Thus, there was no proper basis for the court to deny Wilkins' motion to reinstate child support for the period commencing December 11, 2004.   We therefore vacate the court's May 10 order and the corresponding May 26 written order to the extent that they denied Wilkins an award of child support retroactive to December 11, 2004.


 We review the trial court's rulings as to sanctions for abuse of discretion.   See Bredehoft v. Alexander, 686 A.2d 586, 593 (D.C.1996).   Rule 11 sanctions are available when a “pleading, written motion, or other paper” that is signed by an attorney is not “well grounded in fact” or was for an improper purpose “such as to harass, embarrass, or cause unnecessary delay or needless increase in the cost of litigation.”   Super.  Ct. Dom. Rel. R. 11.   Thus, only a “pleading, written motion, or other paper” is sufficient to sustain a Rule 11 motion;  oral representations are not. See Chevalier v. Moon, 576 A.2d 722, 722-23 (D.C.1990).   Appellant asked for the imposition of sanctions to hold appellee Bell and his counsel liable for “allegations and representations made by [them] at the November and February [ ] hearings.”   Because allegedly false oral representations were the basis for Wilkins' Rule 11 sanctions motion, the trial court did not abuse its discretion in denying Wilkins' motion.12

 As noted above, instead of sanctioning Bell's attorney, the trial court granted Rule 11 sanctions against Wilkins' counsel.   The court reasoned that, because the plain language of Rule 11 requires that a “pleading, written motion, or other paper” be the basis of a Rule 11 motion, Wilkins' counsel should not have filed her Rule 11 motion based upon oral representations.   The court concluded that as Wilkins' counsel did not make a non-frivolous argument for the extension of Rule 11 to cover oral representations, she herself had acted in violation of Rule 11.   The court was specifically authorized under Rule 11 to award attorney's fees incurred in opposing a sanctions motion where it found that such an award was warranted.   See Super.   Ct. Dom. Rel. R. 11 (the sanction imposed on the person who signs a paper in violation of Rule 11 “may include an order to pay to the other party or parties the amount of reasonable expenses incurred because of the filing of the ․ motion ․, including a reasonable attorney's fee”).   Accordingly, while we agree with Wilkins' argument that the record reveals misleading omissions by Bell in opposing Wilkins' requests to reinstate child support and therefore think the court would have had sound reason for not requiring Wilkins to bear Bell's costs, we can find no abuse of discretion in the court's order sanctioning Wilkins' counsel.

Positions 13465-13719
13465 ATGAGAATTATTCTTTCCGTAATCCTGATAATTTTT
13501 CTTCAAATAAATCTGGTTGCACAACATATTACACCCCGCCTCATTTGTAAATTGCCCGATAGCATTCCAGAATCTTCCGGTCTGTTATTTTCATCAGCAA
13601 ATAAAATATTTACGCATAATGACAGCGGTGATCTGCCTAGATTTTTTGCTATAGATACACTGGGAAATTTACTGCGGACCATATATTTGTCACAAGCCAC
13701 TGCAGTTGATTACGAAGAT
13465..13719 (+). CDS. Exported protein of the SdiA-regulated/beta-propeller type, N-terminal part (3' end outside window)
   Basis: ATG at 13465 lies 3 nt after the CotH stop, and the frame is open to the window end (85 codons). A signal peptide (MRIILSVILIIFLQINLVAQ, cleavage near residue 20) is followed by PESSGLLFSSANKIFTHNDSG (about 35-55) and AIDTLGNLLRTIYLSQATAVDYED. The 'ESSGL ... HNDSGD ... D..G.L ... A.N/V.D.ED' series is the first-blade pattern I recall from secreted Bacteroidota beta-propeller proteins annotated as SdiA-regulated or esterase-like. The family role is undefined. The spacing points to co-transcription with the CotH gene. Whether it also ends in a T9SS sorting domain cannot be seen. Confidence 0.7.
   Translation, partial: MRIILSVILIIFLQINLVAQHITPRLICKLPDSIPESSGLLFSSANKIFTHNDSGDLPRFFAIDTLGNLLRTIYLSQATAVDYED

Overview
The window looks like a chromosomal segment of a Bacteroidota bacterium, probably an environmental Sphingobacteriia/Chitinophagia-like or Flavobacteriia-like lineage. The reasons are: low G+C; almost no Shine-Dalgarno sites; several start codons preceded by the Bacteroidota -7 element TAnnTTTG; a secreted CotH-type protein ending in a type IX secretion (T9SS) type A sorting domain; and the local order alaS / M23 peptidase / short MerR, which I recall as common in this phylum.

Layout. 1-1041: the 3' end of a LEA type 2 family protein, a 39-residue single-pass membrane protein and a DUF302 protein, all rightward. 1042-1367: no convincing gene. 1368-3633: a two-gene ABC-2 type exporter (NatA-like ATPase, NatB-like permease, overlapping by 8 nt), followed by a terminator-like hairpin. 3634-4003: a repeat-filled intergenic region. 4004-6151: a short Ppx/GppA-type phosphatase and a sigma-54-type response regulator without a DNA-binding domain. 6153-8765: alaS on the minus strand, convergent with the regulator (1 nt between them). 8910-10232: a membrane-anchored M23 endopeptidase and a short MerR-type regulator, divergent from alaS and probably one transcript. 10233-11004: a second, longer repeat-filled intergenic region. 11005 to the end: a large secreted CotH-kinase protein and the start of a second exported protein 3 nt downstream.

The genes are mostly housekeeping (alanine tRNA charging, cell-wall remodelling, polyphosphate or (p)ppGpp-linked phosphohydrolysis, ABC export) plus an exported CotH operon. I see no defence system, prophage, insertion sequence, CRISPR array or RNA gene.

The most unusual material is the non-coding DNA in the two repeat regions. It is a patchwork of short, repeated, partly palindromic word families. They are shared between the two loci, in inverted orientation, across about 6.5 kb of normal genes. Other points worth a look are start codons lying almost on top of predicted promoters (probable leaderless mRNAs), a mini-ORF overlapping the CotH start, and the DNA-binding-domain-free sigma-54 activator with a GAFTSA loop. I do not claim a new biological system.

This matter is remanded for further proceedings consistent with this opinion.

So ordered.


1.   The record on appeal contains two February 9 transcripts;  one showing on its cover the date of “February 9, 2005,” and the other showing the date of “Feb. 9, 2004.”   However, most portions of the two transcripts are identical, and we conclude that the date on the second transcript is in error and that the second transcript is also a transcript of the February 9, 2005 proceedings.   The Certificate of Transcriber attached to the first transcript states that it was prepared on April 11, 2006 by Jacqueline Hogue from “electronic recordings.”   The Certificate of Transcriber attached to the second transcript states that it was prepared on June 17, 2005 by Cindy Balzer from an “audio recording.”   The differences in the transcripts appear to reflect different portions of the recordings that the transcribers found “indiscernible” or that one (but not the other) transcriber could not transcribe because of “equipment malfunction.”   One result is that the first transcript, but not the second, contains the following statements by Wilkins:Ms. Wilkins:  With questions to where [A]. is staying the last time we were here and you wanted to establish that?   She's here today if you need to speak to her to verify where she is living because he said she was living with him, and that was the reason why you had suspended support in the beginning.   Remember?  Based on her-him claiming that she was living with him.February 9, 2005 Transcript at 6.

2.   Bell's counsel had advised the court that two child support checks had mistakenly been issued to Wilkins while the stay of child support was in effect.   The court set July 1, 2005, as the date for payments to re-commence to give Bell “credit” for the amounts he paid after the order suspending child support had been issued.